Friendship bonds are powerful, they have the ability to bring you up when you are down, make you laugh and feel loved. They can also be complicated, especially when dealing with change.

The best series harness the power of friendship to create an emotional attachment which resonates with the audience. Homecoming Queens (AUS), Other People’s Problems (AUS) and Counting MX. Gye (KOR) are just some of Melbourne WebFest’s official selection series that express the broad spectrum of how friendships influence different aspects of life.

Homecoming Queens is based on the real life friendship between series co-creators Chloe Reeson and Michelle Law, who became close after Reeson finished having treatment for breast cancer and Law had gone through a break up.

Their shared experiences of disconnect from others their age allowed the pair to bond. Homecoming Queens allows the audience to experience the challenges that come with helping a friend through difficult situations and finding a bond with someone who understands. “We would go to parties and end up leaving early together because we felt tired or alienated from our friends to some degree,” says Reeson. “No one was really telling stories about young people like us. In the end we decided to tell our own story and everything sort of snowballed from there.”

Highlighting the importance of having a large scale cast who identify as female and non-binary, series producer Katia Nizic believes that “representation matters immensely in front of and behind the camera, and it forms the backbone of our series.”

One of the main challenges they found while filming was to tell a story that allowed the pair to feel truthful to the real life experiences. “We were striving for comedy that came out of truth and sometimes tragedy. Despite being championed early by Matchbox Pictures and SBS, we did still have to fight for our choices and convince everyone we knew about what we were doing,” says Nizic. “I’m glad we did, because people are really connecting with the show’s authenticity and portrayal of chronic illness.”

Inspired by the website ‘Clothing for Correspondence”, web series Other People’s Problems follows the relationship between Florence and Ann, who ghost-writer letters for people in exchange for clothes.

“The writers of Other People’s Problems Jane Dickenson & Penny Chai set up the website in 2008 to write letters on behalf of people from all around the world, in exchange for second hand clothes,” says producer, Charlotte Seymour.

 

Seymour explains the series strives to stay true to the letters on the site. The production team were privileged to engage with the predicaments and love that, with their permission, they were able to bring their stories to the screen, Seymour says. “They have been doing this for years, so have a treasure trove of beautiful and bizarre stories that make us laugh, cry and scratch our heads,” says Seymour.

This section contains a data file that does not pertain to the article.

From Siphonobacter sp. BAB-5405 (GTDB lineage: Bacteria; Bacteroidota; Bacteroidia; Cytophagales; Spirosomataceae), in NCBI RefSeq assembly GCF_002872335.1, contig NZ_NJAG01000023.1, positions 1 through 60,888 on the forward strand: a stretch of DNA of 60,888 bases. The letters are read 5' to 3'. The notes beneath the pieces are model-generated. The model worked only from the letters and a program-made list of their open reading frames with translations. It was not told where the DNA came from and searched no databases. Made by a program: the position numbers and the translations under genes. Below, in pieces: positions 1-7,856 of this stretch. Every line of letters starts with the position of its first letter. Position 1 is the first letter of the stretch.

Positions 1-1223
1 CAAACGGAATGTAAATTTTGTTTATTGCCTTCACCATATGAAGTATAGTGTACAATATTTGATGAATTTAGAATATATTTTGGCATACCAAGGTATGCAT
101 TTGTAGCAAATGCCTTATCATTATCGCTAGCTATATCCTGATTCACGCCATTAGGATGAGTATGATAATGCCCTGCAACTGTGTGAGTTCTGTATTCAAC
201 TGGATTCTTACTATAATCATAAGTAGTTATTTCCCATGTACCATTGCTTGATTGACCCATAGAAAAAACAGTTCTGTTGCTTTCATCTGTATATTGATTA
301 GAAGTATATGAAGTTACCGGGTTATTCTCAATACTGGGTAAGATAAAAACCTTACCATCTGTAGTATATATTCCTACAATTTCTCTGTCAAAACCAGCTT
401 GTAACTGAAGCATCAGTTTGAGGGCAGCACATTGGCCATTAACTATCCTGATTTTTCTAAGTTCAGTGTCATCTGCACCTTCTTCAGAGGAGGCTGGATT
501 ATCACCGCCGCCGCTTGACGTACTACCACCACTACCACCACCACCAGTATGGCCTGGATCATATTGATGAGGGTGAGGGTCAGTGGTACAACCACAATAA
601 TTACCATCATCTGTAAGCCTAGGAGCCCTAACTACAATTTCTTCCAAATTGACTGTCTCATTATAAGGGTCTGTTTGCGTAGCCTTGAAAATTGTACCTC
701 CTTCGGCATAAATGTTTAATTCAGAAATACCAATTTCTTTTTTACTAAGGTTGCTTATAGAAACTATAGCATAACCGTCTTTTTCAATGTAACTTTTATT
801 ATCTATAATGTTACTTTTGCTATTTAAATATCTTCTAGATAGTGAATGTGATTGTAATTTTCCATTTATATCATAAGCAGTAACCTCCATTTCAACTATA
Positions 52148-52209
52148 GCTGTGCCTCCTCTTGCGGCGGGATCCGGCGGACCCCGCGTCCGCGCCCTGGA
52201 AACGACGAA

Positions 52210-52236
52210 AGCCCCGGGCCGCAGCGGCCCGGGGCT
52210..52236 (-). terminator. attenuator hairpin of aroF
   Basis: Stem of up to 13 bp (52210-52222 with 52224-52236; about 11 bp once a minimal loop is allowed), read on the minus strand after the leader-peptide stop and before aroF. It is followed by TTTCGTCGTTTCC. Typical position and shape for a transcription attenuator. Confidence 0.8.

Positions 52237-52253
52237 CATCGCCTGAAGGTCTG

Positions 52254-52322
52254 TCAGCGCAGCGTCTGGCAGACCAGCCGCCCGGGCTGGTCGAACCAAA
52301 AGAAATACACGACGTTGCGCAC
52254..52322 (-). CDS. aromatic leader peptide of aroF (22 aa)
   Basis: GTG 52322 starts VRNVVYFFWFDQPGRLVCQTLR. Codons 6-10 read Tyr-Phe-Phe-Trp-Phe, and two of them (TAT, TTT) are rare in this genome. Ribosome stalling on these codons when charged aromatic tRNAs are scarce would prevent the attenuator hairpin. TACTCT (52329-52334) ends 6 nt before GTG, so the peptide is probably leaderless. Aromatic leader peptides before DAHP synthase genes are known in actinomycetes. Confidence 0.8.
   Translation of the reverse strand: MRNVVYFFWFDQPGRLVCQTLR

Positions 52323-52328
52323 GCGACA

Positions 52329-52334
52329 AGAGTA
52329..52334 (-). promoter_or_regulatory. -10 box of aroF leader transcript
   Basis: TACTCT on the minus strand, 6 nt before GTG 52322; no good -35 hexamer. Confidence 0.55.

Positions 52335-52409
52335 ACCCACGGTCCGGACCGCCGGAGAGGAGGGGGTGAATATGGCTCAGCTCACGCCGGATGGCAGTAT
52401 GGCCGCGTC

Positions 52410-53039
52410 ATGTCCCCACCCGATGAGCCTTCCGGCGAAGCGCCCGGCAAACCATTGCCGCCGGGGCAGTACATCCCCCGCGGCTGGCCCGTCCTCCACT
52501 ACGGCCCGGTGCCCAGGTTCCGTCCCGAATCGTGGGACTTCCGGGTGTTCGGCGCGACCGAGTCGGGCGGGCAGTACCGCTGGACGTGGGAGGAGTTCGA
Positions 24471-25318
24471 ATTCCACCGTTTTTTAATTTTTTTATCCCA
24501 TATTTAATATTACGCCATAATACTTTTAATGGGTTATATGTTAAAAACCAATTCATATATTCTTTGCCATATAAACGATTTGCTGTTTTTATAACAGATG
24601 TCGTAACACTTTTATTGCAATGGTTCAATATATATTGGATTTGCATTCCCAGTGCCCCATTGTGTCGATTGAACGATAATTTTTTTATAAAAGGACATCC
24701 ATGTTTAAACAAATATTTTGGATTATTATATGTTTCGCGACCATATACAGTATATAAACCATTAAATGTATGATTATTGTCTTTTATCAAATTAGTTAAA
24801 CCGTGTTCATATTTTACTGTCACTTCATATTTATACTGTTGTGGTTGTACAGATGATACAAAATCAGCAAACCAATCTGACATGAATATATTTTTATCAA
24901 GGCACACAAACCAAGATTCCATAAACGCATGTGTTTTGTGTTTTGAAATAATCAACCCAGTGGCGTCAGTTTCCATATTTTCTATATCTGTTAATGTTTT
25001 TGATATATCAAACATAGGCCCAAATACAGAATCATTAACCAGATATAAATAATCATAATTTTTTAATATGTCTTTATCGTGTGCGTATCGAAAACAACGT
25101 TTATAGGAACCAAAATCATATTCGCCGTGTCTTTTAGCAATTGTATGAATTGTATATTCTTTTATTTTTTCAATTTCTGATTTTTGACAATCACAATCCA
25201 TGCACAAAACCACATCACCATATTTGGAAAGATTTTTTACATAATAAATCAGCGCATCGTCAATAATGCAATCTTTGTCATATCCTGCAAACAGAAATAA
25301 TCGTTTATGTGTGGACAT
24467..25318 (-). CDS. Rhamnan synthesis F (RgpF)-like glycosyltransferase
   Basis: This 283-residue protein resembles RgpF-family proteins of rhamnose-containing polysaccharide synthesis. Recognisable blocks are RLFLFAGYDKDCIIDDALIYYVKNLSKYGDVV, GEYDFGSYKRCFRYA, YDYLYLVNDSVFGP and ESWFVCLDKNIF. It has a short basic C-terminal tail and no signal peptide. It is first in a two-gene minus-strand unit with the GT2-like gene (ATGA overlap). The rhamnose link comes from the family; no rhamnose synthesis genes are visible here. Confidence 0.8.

While friendship isn’t at the forefront of the storyline, it is an important aspect to the series. “The strain on friendship in Other People’s Problems provides an important story arc across the series and is handled with humour & grace,” explains Seymour.  “Letters are a potent way to communicate. They are unhurried and put into words the things that we often struggle to say. “

Similarly to Homecoming Queens, the majority of the production team of the series is female. “As both a feminist and a producer over many years,  I have always positively discriminated towards women in giving them as many opportunities as possible.”

Touching on friendship bonds, Counting MX. Gye looks into the relationship between Sook-Ja Gye & Ha-joon Lee and the turn it presents itself with when their friendship evolves into something more.

A direct entry into MWF from the Seoul Web Festival, Ivey Kim who directed the web series says that the story was “inspired by stereotypes and prejudices in South Korea, highly related to seniority (age difference) and to women’s snobbism that is being too criticised and exaggerated.”

Kim hopes that the series will give the audience the “opportunity to think about what’s the most important and valuable thing as we all live on.”

“A rational and realistic life attitude is cool, but it hardly warms people’s inner side. I wish the audience to throw back to the memories back in school days, to one’s or others’ forgotten wounds, and also warm and romantic memories with love from near,” says Kim.

Kim believes the series made him feel really strange and unfamiliar, yet so close like an old friend. Inspired by painful memories and structured life changes, the romantic comedy is planning on a Season 2.

So hold your loved ones close, and catch these friendship-inspired web series at Melbourne WebFest 2018.

Tickets now available!

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Rebecca Chapman

Author Rebecca Chapman

Rebecca Chapman is a third year Media and Communications student at La Trobe University, majoring in Public Relations. She has recently returned from a semester abroad in Leicester, England and traveling Europe, but is excited to get back into reality. In her free time, you’ll find her watching Spanish movies and web series, wrapping burritos part time or getting lost in YouTube. Rebecca hopes to one-day work in public relations and communication for the AFLW and bring it to the same level as the men’s.

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